3 Ways Women Can Be Effective Leaders

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In my post, 3 Ways To Keep Females In Coaching And Athletics Administration, I talk about the lack of ladies in athletics…and the numbers were pretty dramatic.  If you’re interested in seeing all of the numbers and a link to the study, just click on the article and it’s all there.  Here are a few: 43% of female teams have female coaches, 19% of athletics directors are female, and only 12% of SID’s are women.

Those numbers make me tilt my head to the side, Scooby Doo-style, and say “ruh roh”.  Apparently this isn’t just an athletics problem, because there is a great video over on ted.com by Sheryl Sandberg, the COO of Facebook.  It’s called Why We Have Too Few Women Leaders and it’s fabulous!  She talks about how two-thirds of married men who are executives have kids…while only one-third of their female cohort can say the same (more on that later).  She also gives her disclaimer that there’s nothing wrong with staying home with your kids, but if you want to stay in the game…

Here are the 3 things that females need to be successful executives/leaders/coaches/administrators

Sit at the table. She says one of the more powerful statements that I’ve heard in a while about us ladies, “women systematically underestimate their own abilities.”  What she means by sitting at the table is for ladies to see themselves as more.  She means that when there’s a meeting and all of the bigwigs are sitting at the conference table…women should too.  Don’t sit off to the side because you don’t think you belong with the big dogs.  Too often, we ladies attribute our success to others rather than owning it…so we not only see ourselves as less than, we put ourselves in a position to be seen as less than.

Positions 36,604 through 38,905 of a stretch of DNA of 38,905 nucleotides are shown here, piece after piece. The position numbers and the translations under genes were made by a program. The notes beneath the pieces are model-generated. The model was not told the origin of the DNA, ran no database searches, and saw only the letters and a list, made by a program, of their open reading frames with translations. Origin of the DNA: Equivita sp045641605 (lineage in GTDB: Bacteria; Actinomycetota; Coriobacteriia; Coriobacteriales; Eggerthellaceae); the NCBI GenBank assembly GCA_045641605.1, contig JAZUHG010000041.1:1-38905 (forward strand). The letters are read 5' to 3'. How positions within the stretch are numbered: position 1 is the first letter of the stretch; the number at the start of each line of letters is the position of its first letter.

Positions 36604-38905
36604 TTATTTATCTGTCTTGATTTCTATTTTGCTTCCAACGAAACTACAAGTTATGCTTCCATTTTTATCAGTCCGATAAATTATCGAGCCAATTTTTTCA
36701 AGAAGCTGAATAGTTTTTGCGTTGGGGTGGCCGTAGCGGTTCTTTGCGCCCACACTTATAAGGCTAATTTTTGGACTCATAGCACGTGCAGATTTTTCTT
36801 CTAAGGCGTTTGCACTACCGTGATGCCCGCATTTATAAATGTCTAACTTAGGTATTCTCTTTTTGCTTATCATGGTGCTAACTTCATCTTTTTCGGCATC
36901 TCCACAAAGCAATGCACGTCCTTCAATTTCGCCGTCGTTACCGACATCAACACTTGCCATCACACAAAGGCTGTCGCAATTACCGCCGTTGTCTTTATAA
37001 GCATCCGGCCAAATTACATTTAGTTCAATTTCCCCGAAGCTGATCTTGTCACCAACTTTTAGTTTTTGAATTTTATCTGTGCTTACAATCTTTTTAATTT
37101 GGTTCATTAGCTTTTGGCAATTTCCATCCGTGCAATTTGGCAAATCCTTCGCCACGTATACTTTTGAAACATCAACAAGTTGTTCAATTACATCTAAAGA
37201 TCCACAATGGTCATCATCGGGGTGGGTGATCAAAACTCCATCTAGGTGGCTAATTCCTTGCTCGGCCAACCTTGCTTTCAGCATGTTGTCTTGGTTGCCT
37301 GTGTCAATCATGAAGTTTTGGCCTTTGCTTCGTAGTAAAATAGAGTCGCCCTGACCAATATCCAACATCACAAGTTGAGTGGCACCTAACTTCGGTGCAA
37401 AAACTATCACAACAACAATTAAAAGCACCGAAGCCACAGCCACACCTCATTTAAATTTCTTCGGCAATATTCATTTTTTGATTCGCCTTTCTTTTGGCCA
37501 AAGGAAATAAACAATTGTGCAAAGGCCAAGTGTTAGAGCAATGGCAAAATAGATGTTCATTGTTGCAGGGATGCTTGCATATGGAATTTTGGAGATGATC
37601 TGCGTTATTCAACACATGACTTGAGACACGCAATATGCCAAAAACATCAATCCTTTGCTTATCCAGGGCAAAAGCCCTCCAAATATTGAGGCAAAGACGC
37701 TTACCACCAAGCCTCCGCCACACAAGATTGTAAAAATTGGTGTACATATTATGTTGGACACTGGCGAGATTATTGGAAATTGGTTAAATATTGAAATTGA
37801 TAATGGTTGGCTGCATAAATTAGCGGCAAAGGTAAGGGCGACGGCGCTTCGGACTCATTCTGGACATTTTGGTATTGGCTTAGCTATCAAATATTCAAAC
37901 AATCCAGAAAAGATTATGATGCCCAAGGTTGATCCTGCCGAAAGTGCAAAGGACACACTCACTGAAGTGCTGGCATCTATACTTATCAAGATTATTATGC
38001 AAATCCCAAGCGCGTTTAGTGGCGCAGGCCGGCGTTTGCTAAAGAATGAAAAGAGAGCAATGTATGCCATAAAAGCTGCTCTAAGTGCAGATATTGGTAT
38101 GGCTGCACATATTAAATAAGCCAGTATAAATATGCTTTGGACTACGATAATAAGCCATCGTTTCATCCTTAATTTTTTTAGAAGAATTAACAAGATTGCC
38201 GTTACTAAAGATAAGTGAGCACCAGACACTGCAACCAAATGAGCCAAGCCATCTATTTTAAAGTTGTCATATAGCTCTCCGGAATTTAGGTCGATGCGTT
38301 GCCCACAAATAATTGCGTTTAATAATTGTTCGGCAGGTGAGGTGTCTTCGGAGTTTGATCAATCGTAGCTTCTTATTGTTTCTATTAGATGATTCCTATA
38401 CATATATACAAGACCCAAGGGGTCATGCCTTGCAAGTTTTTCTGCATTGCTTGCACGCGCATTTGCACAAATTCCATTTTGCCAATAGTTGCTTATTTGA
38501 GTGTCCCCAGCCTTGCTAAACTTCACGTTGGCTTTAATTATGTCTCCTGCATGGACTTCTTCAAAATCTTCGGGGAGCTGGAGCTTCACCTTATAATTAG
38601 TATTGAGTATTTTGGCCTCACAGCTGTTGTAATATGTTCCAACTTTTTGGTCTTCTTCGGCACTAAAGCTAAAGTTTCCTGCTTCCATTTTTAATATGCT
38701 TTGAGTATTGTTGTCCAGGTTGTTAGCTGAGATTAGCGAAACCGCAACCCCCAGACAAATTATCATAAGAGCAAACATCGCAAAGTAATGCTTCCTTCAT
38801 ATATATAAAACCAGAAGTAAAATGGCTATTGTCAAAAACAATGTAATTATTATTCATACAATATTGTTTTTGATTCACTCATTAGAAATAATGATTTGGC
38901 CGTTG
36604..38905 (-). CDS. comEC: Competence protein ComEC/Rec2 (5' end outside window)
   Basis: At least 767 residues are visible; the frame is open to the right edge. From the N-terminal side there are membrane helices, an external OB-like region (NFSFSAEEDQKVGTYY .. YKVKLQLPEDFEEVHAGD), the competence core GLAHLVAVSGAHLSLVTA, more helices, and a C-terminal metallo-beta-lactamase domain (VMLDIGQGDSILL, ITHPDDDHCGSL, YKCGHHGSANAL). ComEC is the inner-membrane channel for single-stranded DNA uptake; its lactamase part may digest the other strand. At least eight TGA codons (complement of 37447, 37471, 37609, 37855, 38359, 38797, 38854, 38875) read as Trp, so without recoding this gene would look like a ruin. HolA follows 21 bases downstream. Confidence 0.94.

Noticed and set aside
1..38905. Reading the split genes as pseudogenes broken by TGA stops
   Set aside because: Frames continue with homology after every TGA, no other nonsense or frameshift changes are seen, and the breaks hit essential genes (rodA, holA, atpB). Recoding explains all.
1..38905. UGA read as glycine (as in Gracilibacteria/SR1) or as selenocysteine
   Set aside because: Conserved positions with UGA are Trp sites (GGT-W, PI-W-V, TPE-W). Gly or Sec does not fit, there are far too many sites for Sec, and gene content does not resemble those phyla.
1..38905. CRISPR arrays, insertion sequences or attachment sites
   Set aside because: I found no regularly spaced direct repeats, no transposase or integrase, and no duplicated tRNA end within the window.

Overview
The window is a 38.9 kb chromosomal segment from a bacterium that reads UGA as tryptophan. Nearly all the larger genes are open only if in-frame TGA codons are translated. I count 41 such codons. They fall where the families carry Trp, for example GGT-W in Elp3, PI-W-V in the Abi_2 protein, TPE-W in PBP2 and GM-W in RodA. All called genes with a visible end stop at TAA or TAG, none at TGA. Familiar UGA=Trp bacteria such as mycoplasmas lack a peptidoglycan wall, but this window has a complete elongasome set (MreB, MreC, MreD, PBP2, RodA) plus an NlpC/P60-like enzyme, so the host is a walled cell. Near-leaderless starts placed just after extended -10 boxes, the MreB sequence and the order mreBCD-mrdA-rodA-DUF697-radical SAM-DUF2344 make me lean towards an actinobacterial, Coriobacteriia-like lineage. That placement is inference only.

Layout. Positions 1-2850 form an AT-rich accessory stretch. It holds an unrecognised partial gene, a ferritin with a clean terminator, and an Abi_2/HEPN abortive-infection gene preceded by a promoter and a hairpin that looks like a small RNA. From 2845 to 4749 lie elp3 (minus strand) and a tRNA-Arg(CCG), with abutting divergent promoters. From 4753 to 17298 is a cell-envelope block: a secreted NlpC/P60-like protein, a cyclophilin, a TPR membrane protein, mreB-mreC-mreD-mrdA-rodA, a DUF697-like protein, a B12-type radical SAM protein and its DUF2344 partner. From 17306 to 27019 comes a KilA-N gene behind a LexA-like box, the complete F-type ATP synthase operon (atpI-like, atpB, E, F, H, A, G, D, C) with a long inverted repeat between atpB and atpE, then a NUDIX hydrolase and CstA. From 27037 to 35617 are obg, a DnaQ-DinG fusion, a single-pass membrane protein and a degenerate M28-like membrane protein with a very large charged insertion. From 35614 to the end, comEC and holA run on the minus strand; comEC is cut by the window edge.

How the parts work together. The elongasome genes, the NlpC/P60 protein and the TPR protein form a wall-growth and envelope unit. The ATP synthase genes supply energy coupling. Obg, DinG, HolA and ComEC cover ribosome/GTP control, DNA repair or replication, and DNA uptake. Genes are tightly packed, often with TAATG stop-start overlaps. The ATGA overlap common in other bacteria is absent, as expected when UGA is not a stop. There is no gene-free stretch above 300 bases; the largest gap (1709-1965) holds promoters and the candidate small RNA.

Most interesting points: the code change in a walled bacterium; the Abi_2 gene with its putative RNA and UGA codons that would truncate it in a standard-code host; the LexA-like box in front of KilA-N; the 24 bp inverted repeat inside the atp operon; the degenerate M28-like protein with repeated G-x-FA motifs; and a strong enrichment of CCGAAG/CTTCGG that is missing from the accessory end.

Make your partner a real partner. How about this?  When both spouses work full time, the woman does two times (!!) as much housework and three times as much childcare as the husband.  But her point isn’t the stereotypical finger wagging at men to do more (though that would help!), it’s more of a cultural slant.  She says that we put so much more pressure on boys to succeed that their self-worth is tied in to doing well at work.  She wonders aloud if men earned the same amount of respect for deciding to stay at home with their kids as they got from going to work every day, if there wouldn’t be more dads who’d stay home.  Which of course would let the mom be able to go out and be the wage earner.

Don’t leave before you leave. She means that women will sometimes stop looking for advancement opportunities way too early.  For example, a woman will get engaged and decide that she shouldn’t apply for a job because of her future husband.  Or because they’re trying to get pregnant.  Sandberg calls it “quietly leaning back”.  The women in these examples aren’t at the decision point (not yet married and not yet pregnant), but they’re already starting to shut down promotion options by not even trying for them.  They’re still going to work, they’re still (seemingly) doing everything the same way…they’re just not trying to make that next move.

Women, we may decide that staying the workforce isn’t for us…that we’d rather stay at home.  But we shouldn’t assume that we’ve got to give up our aspirations of greatness.  Let’s make sure that we’ve really thought it through, that we’ve talked to our partner (maybe he’s willing to do more), and that we’re going hard until we just can’t anymore.